Progress in our molecular biology program: molecular identification of spear rot tolerant genotypes
ASD has a modern molecular biology laboratory that is actively working in several fields and making use of these strong tools for ‘marking’ and protecting our most valuable genotypes (varieties and clones).
One major objective of ASD’s genetic breeding program is finding a genetic alternative to the spear rot problem in tropical America. Important progress was made in this area when we were able to associate tolerance to this condition with the tolerance that some genotypes express to biotic stresses, particularly water deficits and low temperatures. These traits were found in some crosses that had used mother palms selected from high and relatively dry lands of eastern Africa.
The work included the search for microsatellites associated with the spear rot tolerance observed in one such variety (Bamenda x Ekona) when compared to a standard variety with higher susceptibility (Deli x Nigeria). During the study, 30 palms approximately four years old were sampled for each variety and separated into three categories: healthy, diseased and recovering.
DNA was extracted using routine procedures established in our molecular biology laboratory and then it was subjected to amplification via PCR using 20 primers for the detection of the microsatellites (simple repeated sequences with a high level of polymorphism). The amplified fragments were separated by the ABI 3130 sequencer and then their size and ‘genetic distance’ were calculated.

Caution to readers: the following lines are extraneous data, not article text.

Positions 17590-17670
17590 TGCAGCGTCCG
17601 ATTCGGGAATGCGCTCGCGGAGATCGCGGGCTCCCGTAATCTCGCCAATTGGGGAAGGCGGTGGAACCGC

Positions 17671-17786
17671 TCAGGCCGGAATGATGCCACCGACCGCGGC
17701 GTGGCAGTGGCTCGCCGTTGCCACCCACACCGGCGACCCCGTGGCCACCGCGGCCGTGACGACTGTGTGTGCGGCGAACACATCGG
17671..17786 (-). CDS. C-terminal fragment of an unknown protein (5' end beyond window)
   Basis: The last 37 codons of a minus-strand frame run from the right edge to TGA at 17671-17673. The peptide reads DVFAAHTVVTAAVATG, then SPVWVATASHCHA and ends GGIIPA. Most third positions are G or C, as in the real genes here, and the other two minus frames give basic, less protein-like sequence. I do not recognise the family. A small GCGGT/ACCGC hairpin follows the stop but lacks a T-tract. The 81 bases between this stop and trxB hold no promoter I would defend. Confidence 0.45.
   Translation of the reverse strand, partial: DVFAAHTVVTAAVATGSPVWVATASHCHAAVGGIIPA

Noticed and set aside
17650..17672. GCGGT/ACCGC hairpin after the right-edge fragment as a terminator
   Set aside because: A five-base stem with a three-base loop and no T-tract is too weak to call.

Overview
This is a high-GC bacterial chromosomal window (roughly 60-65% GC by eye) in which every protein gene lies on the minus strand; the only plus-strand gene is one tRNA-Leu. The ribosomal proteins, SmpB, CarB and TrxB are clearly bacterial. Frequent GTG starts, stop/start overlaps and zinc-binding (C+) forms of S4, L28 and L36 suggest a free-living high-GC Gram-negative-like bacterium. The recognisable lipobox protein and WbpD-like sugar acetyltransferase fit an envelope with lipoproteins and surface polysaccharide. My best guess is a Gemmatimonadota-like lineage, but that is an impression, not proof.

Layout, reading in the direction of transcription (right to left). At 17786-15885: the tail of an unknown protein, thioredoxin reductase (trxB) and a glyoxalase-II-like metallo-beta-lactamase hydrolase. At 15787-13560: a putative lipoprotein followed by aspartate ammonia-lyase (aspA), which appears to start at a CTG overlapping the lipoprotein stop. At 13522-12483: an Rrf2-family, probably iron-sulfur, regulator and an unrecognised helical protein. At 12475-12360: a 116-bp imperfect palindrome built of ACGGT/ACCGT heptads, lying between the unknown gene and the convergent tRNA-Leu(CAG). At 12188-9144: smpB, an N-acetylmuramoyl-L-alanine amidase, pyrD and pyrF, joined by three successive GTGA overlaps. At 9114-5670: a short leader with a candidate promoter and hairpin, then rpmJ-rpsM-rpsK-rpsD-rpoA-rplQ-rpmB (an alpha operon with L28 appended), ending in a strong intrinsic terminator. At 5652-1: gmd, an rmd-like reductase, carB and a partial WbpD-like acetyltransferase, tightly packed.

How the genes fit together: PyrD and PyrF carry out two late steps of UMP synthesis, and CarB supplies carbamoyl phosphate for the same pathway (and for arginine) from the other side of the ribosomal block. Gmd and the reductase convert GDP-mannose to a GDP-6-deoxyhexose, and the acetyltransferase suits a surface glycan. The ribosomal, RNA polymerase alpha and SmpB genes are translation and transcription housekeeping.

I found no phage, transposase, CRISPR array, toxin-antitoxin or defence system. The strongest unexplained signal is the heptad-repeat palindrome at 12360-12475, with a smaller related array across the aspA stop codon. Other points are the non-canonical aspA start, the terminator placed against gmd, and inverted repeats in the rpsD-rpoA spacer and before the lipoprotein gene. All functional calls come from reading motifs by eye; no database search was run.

The principal coordinates analysis, considering the varieties as groups, represented 61.1% of the observed variation and showed a separation between them; moreover, in both varieties susceptible individuals were separated within each group (healthy, diseased and recovering).
Principal coordinates analysis based on ‘genetic distance’, which shows the divergence between the Deli x Nigeria and Bamenda x Ekona varieties.
These results give an indication that the degree of polymorphism in each primer was suitable, because individuals with different phenotypic traits (tolerance and susceptibility) were segregated within a single population. The information obtained to date is a good start for more exhaustive research to determine the genetic profile of the parent palms and detect a genetic profile for the spear rot tolerance trait.
Partial view of ASD's modern molecular biology laboratory in Coto, Costa Rica